Monday, October 3, 2011

The General Haupt


Today's picture shows the steam locomotive ,"The General Haupt". The picture was taken in 1863 in front of the roundhouse at the Alexandria, Virginia train station. This is a lovely locomotive, and to me it is the classic steam locomotive. after this period they started getting bigger and more streamlined. I wonder if any of this specific look are still operating.

13 comments:

  1. I love the old steam locomotives too. When I was a small child living in western Pennsylvania, we rode on several old trains. The East Broad Top comes to mind, I remember sitting in the open air smelling the smoke and feeling the cinders hit my skin.

    I believe we also saw the Seldom Seen Vally Mine with a ride on the little train- like cars into the mine,

    We also saw the Portage Railroad, which was important for opening up the Northwest as Ohio,and that general was called in those days.
    Also of interest was the Johnstown Inclined Plain, not a train, but it does run on tracks.

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  2. That engine sure had a long, narrow boiler. It also has that BIG smoke stack that you liked.
    I wonder when they started to just use coal instead of wood for fuel

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  3. i love the train but that is a beautiful building.

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  4. As PJM wrote it's a roundhouse. The roundhouse was a big turntable used to switch the locomotive to any number of tracks. The tracks converged at the roundhouse like spokes to the center hub of a wagon wheel.

    John

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  5. You have a fantastic blog! I´m lookig forward to see your pictures!

    //Jenny from Sweden

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  6. The almost lacey iron feature between the two drive wheels is a strong artistic touch in the mass of heavy iron frame , wheels and boiler. I have never seen the use of any non-functioning metal on these locomotives and it is refreshing to see a little culture in with the hard engineered steel.

    A very good picture, PJM

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  7. There are two of these old classics that have been fully restored and on display at Promontory Point, Utah. they are at the location of the driving of the golden spike that completed the cross country railroad. During season they run this trains out everyday for all to see.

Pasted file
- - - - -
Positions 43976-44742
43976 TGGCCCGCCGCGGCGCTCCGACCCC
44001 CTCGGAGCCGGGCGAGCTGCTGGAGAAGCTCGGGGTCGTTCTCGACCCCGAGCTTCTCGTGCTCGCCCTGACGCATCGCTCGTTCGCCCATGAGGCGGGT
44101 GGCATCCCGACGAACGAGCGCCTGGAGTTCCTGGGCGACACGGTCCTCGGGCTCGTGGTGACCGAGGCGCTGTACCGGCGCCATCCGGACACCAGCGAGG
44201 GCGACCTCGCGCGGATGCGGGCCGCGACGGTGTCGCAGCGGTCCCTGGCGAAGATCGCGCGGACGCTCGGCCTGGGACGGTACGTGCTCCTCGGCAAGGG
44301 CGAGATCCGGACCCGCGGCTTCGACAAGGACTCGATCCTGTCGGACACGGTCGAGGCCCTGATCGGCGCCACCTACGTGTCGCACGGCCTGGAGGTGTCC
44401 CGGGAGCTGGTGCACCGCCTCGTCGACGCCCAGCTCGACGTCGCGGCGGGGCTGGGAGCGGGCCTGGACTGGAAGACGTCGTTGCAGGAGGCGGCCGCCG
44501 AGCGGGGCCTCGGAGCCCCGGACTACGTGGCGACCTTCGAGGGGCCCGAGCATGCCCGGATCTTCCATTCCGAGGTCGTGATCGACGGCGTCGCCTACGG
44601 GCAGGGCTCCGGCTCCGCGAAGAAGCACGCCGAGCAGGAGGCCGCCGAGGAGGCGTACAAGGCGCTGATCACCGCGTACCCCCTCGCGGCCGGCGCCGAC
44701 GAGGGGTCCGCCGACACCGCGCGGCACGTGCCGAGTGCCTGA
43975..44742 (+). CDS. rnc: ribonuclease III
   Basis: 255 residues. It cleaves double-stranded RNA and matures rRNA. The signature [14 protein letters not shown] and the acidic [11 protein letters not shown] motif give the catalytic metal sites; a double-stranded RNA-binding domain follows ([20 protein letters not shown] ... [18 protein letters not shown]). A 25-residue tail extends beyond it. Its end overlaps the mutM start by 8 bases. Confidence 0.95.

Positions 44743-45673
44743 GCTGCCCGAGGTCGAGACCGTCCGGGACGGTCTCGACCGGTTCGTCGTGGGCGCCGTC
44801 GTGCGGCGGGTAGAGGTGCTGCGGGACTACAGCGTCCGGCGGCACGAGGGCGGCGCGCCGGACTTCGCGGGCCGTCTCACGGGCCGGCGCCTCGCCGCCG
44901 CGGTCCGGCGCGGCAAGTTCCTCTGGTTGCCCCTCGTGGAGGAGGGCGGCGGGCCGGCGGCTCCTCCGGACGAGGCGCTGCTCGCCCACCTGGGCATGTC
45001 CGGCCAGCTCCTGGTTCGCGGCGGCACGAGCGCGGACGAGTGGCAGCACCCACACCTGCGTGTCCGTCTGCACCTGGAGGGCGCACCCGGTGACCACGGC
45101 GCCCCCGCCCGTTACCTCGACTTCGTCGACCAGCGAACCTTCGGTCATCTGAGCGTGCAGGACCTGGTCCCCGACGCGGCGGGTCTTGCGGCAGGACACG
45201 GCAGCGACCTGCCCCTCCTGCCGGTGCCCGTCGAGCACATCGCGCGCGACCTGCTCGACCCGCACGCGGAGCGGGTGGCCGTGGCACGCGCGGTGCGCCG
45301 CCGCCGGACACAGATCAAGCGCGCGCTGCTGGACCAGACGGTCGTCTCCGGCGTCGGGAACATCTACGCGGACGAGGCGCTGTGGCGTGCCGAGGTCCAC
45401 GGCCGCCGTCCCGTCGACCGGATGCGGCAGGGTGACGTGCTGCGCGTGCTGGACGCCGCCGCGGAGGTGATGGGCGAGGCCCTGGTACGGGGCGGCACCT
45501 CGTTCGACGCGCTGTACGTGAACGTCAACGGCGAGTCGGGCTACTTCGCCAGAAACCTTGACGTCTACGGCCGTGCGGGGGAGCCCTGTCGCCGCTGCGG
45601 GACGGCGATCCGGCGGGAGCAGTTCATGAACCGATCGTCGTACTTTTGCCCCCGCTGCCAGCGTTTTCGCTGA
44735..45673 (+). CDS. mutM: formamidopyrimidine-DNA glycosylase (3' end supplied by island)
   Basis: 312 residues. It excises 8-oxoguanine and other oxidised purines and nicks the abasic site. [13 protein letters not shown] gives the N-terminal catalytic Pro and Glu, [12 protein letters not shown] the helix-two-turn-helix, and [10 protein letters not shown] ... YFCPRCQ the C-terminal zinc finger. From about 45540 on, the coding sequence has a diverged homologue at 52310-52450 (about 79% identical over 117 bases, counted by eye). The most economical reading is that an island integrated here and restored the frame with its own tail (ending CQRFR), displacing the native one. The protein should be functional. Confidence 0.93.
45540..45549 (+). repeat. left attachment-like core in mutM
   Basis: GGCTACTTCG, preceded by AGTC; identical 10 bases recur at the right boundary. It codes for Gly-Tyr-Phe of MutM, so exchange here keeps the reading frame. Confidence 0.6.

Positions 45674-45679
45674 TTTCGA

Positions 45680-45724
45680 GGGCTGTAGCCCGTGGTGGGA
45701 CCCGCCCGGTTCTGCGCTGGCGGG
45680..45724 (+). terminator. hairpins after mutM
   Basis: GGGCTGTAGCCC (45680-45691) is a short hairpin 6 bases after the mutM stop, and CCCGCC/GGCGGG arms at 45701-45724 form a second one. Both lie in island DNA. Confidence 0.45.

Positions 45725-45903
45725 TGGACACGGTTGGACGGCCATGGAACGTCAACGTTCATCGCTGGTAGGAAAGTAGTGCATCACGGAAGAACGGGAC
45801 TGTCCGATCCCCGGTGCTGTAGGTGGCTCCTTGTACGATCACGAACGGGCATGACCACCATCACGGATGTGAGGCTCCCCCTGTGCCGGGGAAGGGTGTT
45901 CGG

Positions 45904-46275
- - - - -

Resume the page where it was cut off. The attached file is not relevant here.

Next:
google "Promontory Point, Utah" to see.

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  8. Another wood burner...I wonder if they were "cleaner" than the coal engines. Less "clinkers" or what??

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  9. Railroad week is fine business!

    I collect antique glass insulators that from the late 1860's on suspended telegraph wires along rail lines everywhere. Some pieces in my collection still have black soot deposites from the passing locomotives. Some collectors remove the soot but I leave it on. A neat link to those bygone days.
    I hope to see a Shea type locomotive this week. They were a unique breed very different from your favorite style PJM.

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  10. My wife and I visited the railroad museum in Altoona, PA a couple of years ago. It's a work in progress, but well worth the visit as is the historic Horseshoe Curve National Historic site. See http://www.railroadcity.com/

    We were in the area to visit Frank Lloyd Wright's Fallingwater -- Altoona was a nice balance.

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  11. A lumber company in Long Leaf, LA used steam locomotives to harvest long leaf pine. They shut down abruptly in the late 1960s. The engines were left on the tracks through out the forest and not rediscovered for over 25 years. Some great photos came out of their discovery.

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  12. Machines of all kinds back then were works of art: trains, cars, buildings.
    Now, things are just cheap and unattractive in the name of efficiency.

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  13. I liked looking at this one..on the side it says US Military RR very interesting :)

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